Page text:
(4) Bonded rail movement-(i) Routing. Shipments of such fruit may move by direct route, in Customs bond and under Customs seal, without diversion or change of Customs entry en route, from the port of entry to the port of exit en route to Canada or to an approved North Atlantic port in the United States for export to another foreign country, as follows: The fruit may be entered at Nogales, Arizona, only for direct rail routing to El Paso, Texas, after which it shall traverse only the territory bounded on the west by a line drawn from El Paso, Texas, to Salt Lake City, Utah, and then to Portland, Oregon, and on the east by a line drawn from Brownsville, Texas, through Galveston, Texas, and Kinder, Louisiana, to Memphis, Tennessee, and then to Louisville, Kentucky, and due east therefrom, such territory to include railroad routes from Brownsville to Galveston and direct northward routes therefrom. Such fruit may also enter the United States from Mexico at any port listed in paragraph (b)(2) of this section for direct eastward rail movement in Customs bond and under Customs seal, without diversion en route, for reentry into Mexico.
(ii) Icing. All refrigerator cars transporting such fruit from States in Mexico other than Sonora shall be iced prior to crossing at Brownsville, Eagle Pass, El Paso, or Laredo, Texas, and shall be re-iced if necessary to prevent plant pest dissemination south of Little Rock, Arkansas, or a line drawn east and west therefrom. North of such a line no further icing is required. Icing, insofar as this part requires, may be omitted if all openings leading from the car to the ice bunkers are
covered with a 14-mesh fly screen in a manner satisfactory to the inspector. All such cars must move through the United States with all doors closed and sealed.
(5) Bonded air cargo movement. Shipments of such fruit may move by direct route as air cargo, in Customs bond and without change of Customs entry while in the United States en route from the port of entry, to Canada. If an emergency occurs en route to the port of export that will require transshipment to another carrier, the owner should apply to the Plant Protection and Quarantine Programs 4 for information as to applicable conditions.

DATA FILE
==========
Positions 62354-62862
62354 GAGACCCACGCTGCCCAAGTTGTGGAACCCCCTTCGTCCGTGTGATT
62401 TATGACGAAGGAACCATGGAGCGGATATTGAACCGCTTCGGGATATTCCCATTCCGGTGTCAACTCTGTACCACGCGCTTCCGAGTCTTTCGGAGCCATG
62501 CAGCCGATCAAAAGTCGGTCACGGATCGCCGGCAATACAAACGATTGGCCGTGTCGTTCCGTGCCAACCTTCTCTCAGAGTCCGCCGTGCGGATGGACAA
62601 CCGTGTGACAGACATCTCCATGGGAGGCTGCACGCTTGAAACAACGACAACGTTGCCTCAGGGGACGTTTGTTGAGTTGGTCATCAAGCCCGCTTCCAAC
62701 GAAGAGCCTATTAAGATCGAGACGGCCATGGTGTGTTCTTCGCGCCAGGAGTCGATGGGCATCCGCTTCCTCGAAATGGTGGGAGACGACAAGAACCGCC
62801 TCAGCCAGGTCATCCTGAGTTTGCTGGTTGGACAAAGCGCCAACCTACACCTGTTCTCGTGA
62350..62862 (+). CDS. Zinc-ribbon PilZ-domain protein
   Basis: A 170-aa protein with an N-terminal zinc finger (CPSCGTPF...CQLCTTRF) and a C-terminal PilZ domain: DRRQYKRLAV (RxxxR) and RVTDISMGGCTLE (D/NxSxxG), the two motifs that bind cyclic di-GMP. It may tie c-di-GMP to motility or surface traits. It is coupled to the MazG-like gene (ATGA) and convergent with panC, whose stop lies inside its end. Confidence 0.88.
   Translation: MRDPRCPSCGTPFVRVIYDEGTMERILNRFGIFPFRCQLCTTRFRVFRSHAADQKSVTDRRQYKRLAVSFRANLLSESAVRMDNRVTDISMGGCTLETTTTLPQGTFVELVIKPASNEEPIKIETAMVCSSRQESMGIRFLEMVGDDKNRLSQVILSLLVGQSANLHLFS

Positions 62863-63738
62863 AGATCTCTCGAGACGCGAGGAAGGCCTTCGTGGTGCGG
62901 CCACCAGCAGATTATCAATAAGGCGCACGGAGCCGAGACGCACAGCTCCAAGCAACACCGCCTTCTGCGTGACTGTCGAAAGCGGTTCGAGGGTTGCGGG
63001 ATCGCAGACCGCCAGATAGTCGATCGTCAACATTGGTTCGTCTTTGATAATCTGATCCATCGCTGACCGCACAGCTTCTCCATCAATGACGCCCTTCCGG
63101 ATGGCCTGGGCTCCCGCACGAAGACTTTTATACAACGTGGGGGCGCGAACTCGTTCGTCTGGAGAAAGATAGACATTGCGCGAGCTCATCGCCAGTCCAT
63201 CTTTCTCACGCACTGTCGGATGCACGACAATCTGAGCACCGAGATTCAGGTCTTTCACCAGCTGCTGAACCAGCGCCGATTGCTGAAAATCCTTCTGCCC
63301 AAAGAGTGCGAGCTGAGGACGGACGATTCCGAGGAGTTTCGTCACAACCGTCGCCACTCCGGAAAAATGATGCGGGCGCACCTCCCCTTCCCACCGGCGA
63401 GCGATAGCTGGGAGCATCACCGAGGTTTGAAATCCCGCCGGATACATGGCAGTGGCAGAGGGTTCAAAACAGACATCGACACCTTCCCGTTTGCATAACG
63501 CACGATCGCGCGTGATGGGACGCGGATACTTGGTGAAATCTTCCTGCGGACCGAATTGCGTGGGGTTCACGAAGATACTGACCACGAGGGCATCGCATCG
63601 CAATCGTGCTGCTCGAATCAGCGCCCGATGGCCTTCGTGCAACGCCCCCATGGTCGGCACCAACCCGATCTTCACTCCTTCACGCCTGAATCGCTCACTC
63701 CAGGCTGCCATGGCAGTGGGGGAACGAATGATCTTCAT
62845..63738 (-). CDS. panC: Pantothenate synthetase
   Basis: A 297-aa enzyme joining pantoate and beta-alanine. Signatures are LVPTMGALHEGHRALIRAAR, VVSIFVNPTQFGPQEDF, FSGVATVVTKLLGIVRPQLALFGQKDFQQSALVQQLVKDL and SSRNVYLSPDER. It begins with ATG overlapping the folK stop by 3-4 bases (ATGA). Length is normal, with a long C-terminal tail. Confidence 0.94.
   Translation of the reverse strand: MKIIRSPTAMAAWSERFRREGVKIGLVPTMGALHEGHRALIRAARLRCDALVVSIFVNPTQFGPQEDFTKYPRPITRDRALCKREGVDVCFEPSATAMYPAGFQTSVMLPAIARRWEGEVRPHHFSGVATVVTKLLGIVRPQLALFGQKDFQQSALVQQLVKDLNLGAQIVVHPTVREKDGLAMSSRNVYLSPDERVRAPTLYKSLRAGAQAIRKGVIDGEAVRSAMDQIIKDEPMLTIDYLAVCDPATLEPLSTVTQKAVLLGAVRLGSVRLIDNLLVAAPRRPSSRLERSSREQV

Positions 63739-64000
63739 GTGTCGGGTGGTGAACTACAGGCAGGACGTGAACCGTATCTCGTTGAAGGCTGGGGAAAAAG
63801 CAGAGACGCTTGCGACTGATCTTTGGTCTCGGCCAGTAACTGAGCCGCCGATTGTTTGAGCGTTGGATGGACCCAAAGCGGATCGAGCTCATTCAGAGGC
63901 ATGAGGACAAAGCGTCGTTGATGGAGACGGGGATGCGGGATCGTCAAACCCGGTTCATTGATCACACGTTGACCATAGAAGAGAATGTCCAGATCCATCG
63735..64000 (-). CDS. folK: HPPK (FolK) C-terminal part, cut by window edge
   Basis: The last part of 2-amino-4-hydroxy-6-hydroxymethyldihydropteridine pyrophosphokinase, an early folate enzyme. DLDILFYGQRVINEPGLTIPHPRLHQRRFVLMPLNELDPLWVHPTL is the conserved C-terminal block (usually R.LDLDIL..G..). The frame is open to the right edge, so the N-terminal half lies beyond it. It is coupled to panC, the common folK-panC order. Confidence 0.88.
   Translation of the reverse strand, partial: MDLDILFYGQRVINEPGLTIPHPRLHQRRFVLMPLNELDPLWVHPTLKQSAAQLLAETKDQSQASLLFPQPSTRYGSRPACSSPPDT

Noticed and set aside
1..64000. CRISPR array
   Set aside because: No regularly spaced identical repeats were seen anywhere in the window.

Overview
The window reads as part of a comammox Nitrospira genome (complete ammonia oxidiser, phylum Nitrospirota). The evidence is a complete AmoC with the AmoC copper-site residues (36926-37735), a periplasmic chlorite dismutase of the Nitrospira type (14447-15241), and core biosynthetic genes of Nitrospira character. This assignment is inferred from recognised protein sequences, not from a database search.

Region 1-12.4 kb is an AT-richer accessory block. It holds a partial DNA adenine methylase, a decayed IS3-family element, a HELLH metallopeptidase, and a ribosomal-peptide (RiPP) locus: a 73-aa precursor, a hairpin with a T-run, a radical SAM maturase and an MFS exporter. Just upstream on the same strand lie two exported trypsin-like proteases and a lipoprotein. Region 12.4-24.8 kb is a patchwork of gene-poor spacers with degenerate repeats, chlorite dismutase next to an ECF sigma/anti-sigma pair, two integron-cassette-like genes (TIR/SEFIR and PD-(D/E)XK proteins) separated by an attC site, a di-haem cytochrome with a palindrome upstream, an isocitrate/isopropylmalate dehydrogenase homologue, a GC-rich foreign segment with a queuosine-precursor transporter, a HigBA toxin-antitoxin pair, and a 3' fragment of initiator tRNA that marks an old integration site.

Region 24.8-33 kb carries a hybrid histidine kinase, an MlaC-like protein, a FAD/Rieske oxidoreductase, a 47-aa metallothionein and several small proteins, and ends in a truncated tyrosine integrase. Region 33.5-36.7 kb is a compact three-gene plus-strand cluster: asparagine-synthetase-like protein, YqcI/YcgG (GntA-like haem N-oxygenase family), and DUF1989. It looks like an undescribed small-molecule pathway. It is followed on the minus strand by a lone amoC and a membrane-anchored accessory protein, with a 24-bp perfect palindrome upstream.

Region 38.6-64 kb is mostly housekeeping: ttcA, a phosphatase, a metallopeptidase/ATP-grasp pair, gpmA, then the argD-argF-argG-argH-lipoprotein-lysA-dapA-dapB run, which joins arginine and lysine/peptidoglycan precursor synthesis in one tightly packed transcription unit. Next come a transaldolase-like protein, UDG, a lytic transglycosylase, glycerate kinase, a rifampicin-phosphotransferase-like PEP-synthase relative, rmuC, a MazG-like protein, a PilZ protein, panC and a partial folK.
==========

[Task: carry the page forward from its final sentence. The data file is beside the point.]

(c) Additional conditions for movement of certain untreated fruit by water route. Untreated oranges, tangerines, and grapefruit from Mexico may move from Mexico to a foreign country by water route through the United States under this section only in accordance with the following additional conditions:
(1) Ports of entry. Such oranges, tangerines, and grapefruit may enter only at New York, Boston, or such other North Atlantic ports in the United States as may be named in permits, for exportation, or at Brownsville, or Galveston, Texas, for exportation by water route.
(2) Routing through North Atlantic ports. Such fruit entering via North Atlantic ports in the United States shall move by direct water route to New York or Boston, or to such other North Atlantic ports as may be named in the permit only for immediate direct export by water route to any foreign country, or for immediate transportation and exportation in Customs bond by direct rail route to Canada.
(3) Exportation from Brownsville or Galveston by water. (i) Such fruit laden in refrigerated holds for export from Brownsville or Galveston shall be stowed in closed compartments if the ship is to call at other Gulf or South Atlantic ports in the United States. The compartments are not to be opened while in such other Gulf or South Atlantic ports.
4 The Deputy Administrator, Plant Protection and Quarantine Programs, Animal and Plant Health Inspection Service, U.S. Department of Agriculture, Washington, DC 20250.